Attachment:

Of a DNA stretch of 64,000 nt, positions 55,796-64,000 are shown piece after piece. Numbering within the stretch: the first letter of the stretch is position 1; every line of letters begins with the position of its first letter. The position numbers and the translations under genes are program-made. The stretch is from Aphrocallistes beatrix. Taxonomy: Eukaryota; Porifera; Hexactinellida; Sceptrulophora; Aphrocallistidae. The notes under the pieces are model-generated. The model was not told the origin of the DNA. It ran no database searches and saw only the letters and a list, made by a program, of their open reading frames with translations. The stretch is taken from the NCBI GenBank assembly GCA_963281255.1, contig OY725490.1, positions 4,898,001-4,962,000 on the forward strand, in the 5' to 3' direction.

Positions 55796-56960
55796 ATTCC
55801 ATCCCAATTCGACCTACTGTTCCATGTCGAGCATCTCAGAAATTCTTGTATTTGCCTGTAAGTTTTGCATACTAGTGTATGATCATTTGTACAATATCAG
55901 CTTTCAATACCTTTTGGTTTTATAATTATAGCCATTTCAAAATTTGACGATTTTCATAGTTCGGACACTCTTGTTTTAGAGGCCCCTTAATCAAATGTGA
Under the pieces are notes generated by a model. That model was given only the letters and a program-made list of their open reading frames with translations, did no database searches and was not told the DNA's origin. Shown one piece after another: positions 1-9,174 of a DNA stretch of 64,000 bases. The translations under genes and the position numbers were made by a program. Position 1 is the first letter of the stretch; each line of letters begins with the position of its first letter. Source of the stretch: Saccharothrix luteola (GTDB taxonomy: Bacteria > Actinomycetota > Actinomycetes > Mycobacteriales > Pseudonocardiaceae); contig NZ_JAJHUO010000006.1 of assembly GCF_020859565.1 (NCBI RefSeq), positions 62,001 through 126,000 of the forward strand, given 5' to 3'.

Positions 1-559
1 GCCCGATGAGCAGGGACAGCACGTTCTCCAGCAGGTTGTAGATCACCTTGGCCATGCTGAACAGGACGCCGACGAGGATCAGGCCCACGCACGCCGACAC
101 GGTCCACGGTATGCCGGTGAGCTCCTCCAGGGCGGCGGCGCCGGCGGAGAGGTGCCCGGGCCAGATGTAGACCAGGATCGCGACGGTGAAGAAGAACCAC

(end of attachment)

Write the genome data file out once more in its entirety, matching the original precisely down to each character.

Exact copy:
Of a DNA stretch of 64,000 nt, positions 55,796-64,000 are shown piece after piece. Numbering within the stretch: the first letter of the stretch is position 1; every line of letters begins with the position of its first letter. The position numbers and the translations under genes are program-made. The stretch is from Aphrocallistes beatrix. Taxonomy: Eukaryota; Porifera; Hexactinellida; Sceptrulophora; Aphrocallistidae. The notes under the pieces are model-generated. The model was not told the origin of the DNA. It ran no database searches and saw only the letters and a list, made by a program, of their open reading frames with translations. The stretch is taken from the NCBI GenBank assembly GCA_963281255.1, contig OY725490.1, positions 4,898,001-4,962,000 on the forward strand, in the 5' to 3' direction.

Positions 55796-56960
55796 ATTCC
55801 ATCCCAATTCGACCTACTGTTCCATGTCGAGCATCTCAGAAATTCTTGTATTTGCCTGTAAGTTTTGCATACTAGTGTATGATCATTTGTACAATATCAG
55901 CTTTCAATACCTTTTGGTTTTATAATTATAGCCATTTCAAAATTTGACGATTTTCATAGTTCGGACACTCTTGTTTTAGAGGCCCCTTAATCAAATGTGA
Under the pieces are notes generated by a model. That model was given only the letters and a program-made list of their open reading frames with translations, did no database searches and was not told the DNA's origin. Shown one piece after another: positions 1-9,174 of a DNA stretch of 64,000 bases. The translations under genes and the position numbers were made by a program. Position 1 is the first letter of the stretch; each line of letters begins with the position of its first letter. Source of the stretch: Saccharothrix luteola (GTDB taxonomy: Bacteria > Actinomycetota > Actinomycetes > Mycobacteriales > Pseudonocardiaceae); contig NZ_JAJHUO010000006.1 of assembly GCF_020859565.1 (NCBI RefSeq), positions 62,001 through 126,000 of the forward strand, given 5' to 3'.

Positions 1-559
1 GCCCGATGAGCAGGGACAGCACGTTCTCCAGCAGGTTGTAGATCACCTTGGCCATGCTGAACAGGACGCCGACGAGGATCAGGCCCACGCACGCCGACAC
101 GGTCCACGGTATGCCGGTGAGCTCCTCCAGGGCGGCGGCGCCGGCGGAGAGGTGCCCGGGCCAGATGTAGACCAGGATCGCGACGGTGAAGAAGAACCAC